LYNDEN - The Northwest Washington Fair has long been known for its cleanliness and its safety, so when gang-related gunfire erupted the last night of the fair last year, surprise was a common reaction, along with shock and dismay.
The shootings were the first in the fair's history.
"Lynden was the last place I thought that would happen," said Paul Nimmo, safety committee chairman at the Pierce County Fair and president of the Washington State Fairs Association. "Lynden found themselves in a very strange situation."
Last year, Daniel Herrera, then 15, shot and injured three people, and an unknown attacker stabbed a fourth victim. All of the victims recovered. Herrera pleaded guilty in adult court to two counts of assault and got 15 years in prison.
In response, fair officials and local police have announced tougher measures against gang members, with fair leaders, the Lynden Police Department and the Whatcom County Sheriff's Office meeting to hammer out details on how the changes will be implemented at this year's fair, Aug. 13-18. Changes announced last week:
- refusing entrance to known gang members,
- increasing video surveillance of the fair,
- having on- and off-duty police officers, plus private security, monitor the grounds for gang activity and expel or arrest troublemakers.
The extra security will cost the fair extra money, but there are no plans to raise ticket prices.
"Security and safety at the fair is a substantial part of our budget every year," said Jim Baron, the fair's manager. "It's part of the cost of doing business."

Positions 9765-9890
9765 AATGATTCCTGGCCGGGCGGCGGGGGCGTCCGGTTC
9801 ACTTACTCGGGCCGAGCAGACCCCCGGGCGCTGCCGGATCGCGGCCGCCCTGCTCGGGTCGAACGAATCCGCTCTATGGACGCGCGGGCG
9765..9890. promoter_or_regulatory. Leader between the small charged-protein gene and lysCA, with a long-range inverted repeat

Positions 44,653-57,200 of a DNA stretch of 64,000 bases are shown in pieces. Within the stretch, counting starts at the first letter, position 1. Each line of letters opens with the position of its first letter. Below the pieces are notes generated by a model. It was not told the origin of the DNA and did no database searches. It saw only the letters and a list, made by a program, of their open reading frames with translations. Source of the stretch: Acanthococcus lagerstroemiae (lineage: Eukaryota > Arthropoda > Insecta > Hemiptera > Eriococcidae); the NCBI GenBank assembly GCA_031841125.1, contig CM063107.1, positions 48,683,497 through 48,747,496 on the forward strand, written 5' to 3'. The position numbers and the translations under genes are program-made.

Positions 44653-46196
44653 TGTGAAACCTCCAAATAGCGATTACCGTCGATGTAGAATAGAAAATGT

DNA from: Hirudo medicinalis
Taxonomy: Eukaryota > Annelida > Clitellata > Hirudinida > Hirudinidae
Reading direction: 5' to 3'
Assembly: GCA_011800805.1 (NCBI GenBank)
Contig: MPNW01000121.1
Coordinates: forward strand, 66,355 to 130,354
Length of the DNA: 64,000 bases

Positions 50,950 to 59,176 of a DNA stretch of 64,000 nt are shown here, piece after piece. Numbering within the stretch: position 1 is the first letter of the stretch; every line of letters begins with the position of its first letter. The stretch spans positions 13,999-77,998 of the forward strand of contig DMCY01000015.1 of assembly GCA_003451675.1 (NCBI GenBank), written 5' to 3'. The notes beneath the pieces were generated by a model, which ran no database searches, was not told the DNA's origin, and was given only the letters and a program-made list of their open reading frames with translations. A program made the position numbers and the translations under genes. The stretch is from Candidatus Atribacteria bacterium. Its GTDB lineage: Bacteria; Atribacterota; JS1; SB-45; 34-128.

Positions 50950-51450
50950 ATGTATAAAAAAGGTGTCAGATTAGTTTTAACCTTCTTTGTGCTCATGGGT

The Sheriff's Office has a list of several hundred known gang members, most of them from Whatcom and Skagit counties, and is training Lynden police about how to recognize such people, said Sheriff Bill Elfo.
People with certain tattoos, gang-style clothing and accessories in gang "colors" might have all the trappings of gang membership, but how they look, by itself, might not prevent them from being denied entry to the fair.
"My understanding is that appearance, alone, does not determine membership of a gang," Baron said.
At the Central Washington State Fair in Yakima, part of the state known for a high level of gang activity, known gang members are allowed into the fair, said Greg Stewart, the fair's president and general manager.
The fair in Yakima doesn't have video cameras or metal detectors, but the fair randomly searches bags at the gate, tells people wearing gang colors to remove or cover them up, and assigns police and security officers to watch gang members closely.
"We have zero tolerance," Stewart said. "The message is out there: 'Everyone is welcome, but you better behave.'"
Baron said the fair in Lynden is run by a private, nonprofit organization, so it can deny entry to anyone, as long as the reason isn't based on race, gender or other legally protected categories.
"It's like any other private business, like the mall," said Lynden Police Chief Jack Foster.
VIDEO: SAFETY AT THE FAIR
Courtesy: Northwest Washington Fair
A few days after my June 11 column about Artwood 25th anniversary in Fairhaven someone stole a valuable, handcrafted ukulele from the woodworking gallery. I'm happy to report that an anonymous person has returned the instrument in a grocery bag, but sad to report that the bag was left outside in the rain so the ukulele is warped and distorted.
Its maker, Michael Flaherty, will dry it out in his workshop and see if it returns to its original shape. While the prospects aren't good, Flaherty said the instrument was still in tune when he strummed it. I attribute that his quality workmanship.
Reach DEAN KAHN at email@example.com or call 715-2291.